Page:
“It was a very original thought in Hollywood,” Wakefield said. “It gave me hope that somehow he could work a miracle.”
Not a blockbuster
In the summer of 1996, Pellington and his team flew to Indianapolis. Wakefield showed them around town, took them to the Red Key Tavern where Wakefield met the real Gunner when he returned from the Korean War in 1954. He took them to Meridian Hills where they went swimming. He showed them the whole city.
The crew filmed for 30 days, soaking up every bit of Indy they could. That team included some now big Hollywood actors, not so well known at the time. Ben Affleck, who played The Gunner, had a few supporting roles, “School Ties,” “Dazed and Confused” and “Mallrats,” but was not the superstar he would later be with “Good Will Hunting” and “Armageddon.” .”
Jeremy Davies, who played Sonny, later starred in Saving Private Ryan. Rachel Weisz, Rose McGowan, Amy Locane, “the rest of the cast kind of came together,” Pellington said.
And in 1997, “Going All The Way,” written by Wakefield and directed by Pellington, made its Hollywood debut.
After being nominated for two awards at the 1997 Sundance Film Festival and following proposed changes from Hollywood, the film did not do as well at the box office as Pellington had hoped. It grossed just over $113,000, ranking 334th among films that year, with the first film, Men in Black, grossing $250 million.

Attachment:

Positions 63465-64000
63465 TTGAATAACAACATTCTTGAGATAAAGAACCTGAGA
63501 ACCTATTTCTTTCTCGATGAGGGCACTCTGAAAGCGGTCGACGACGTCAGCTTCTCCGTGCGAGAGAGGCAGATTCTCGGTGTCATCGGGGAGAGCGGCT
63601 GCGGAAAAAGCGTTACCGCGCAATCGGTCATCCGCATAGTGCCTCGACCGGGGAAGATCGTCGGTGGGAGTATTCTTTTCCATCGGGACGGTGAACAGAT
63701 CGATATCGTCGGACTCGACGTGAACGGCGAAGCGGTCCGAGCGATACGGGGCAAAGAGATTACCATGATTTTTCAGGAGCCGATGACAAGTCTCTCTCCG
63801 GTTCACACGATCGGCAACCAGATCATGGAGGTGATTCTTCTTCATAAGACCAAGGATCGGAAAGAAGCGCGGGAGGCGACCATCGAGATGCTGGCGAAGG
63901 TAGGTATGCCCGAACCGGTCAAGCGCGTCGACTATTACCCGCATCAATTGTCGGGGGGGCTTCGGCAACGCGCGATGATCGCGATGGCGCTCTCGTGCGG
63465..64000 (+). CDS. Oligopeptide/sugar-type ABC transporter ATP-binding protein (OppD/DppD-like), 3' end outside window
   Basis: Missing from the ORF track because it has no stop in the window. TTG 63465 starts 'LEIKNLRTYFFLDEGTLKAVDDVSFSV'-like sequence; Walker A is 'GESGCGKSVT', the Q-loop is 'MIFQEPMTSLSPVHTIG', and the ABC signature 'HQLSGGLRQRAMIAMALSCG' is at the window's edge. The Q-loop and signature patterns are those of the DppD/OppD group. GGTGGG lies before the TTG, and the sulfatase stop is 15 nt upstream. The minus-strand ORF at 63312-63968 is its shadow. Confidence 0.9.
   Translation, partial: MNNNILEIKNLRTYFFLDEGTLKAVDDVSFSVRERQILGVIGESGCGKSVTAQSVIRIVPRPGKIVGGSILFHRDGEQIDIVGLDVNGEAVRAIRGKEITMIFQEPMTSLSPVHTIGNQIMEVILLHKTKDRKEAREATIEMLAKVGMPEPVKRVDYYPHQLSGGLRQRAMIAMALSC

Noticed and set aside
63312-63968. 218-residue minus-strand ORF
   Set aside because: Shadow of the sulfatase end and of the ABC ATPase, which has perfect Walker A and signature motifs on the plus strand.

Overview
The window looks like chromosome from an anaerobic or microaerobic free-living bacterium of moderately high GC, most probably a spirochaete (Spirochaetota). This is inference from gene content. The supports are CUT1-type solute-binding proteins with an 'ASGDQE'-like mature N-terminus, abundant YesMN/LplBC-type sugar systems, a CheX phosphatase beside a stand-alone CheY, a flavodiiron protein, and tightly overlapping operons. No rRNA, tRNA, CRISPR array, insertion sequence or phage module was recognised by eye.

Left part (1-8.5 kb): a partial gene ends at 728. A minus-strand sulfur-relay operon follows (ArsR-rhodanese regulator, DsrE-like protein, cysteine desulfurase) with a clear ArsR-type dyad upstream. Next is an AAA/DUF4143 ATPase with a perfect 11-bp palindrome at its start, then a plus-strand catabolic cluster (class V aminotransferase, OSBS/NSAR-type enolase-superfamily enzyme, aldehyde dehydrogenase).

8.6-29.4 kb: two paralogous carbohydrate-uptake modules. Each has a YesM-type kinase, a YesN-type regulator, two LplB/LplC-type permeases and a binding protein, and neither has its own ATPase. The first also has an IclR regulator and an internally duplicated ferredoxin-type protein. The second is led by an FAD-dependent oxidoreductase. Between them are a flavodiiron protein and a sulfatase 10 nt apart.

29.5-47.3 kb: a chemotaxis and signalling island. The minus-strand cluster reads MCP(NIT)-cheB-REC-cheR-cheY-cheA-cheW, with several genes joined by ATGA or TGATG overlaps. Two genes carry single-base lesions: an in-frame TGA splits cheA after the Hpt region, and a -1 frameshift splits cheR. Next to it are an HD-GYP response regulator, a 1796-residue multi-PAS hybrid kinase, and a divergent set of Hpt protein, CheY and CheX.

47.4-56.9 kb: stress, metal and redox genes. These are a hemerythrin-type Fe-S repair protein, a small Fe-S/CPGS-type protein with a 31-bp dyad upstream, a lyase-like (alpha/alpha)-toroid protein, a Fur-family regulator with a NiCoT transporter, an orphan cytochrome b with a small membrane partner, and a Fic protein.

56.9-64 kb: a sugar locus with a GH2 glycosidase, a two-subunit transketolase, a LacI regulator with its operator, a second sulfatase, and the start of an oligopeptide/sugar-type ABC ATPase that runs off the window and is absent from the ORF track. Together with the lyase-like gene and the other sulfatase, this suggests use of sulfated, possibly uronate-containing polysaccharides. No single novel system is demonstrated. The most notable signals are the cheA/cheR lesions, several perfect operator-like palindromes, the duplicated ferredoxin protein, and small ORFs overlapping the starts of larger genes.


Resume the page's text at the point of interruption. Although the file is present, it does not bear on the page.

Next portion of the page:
But this was Pellington’s first film so he was “OK” with the way it turned out. But it wasn’t the movie he really wanted to make.
Almost 27 years later, all that will change.
New film screening in Indy this week with Pellington and Wakefield
It was during the COVID-19 pandemic that Pellington was digging through all that stuff and came across the full three hours and 30 minutes of footage he recorded for the original “Going All the Way,” which had been cut down for Hollywood to an hour and 43 minutes in 1997.
“It got good reviews,” Pellington said. “But a few reviews were, ‘It was a little choppy.'”
He showed the entire cut to Leo Trombetti, an Emmy-winning editor. Trombetta loved the original and was willing to help.
Together, he and Pellington made a longer (two hours and seven minutes) film, a little more melancholic than the original and much more faithful to the novel Wakefield wrote in 1970, a novel that Pellington fell in love with as a 14-year-old.
“It’s not a murky, nostalgic ‘Happy Days’ version of ‘Going All the Way,'” Pellington said. “It’s darker, more meaningful.”
A remastered cut of the film with added scenes, new music, voices and a deeper story about mortality, friendship and love will be screened in Indy this week at the Kan-Kan Cinema. After the film is shown, Pellington and Wakefield will host a Q&A with the audience.
Wakefield and Pellington are excited to see what the city thinks of the film, which has its roots firmly planted in Indianapolis. Pellington has an inkling of what the audience will think.
“It’s much better,” he said. “So nicer.”
Check out the new “Going All the Way” in Indy
A re-edited and restored version of “Going All the Way” will be shown Wednesday at 7:30 p.m. at the Kan-Kan Cinema, 1258 Windsor St., with a post-film Q&A with director Mark Pellington and writer Dan Wakefield. Get tickets
Follow IndyStar sports reporter Dana Benbow on Twitter: @Dana Benbow. Contact her via email: [email protected]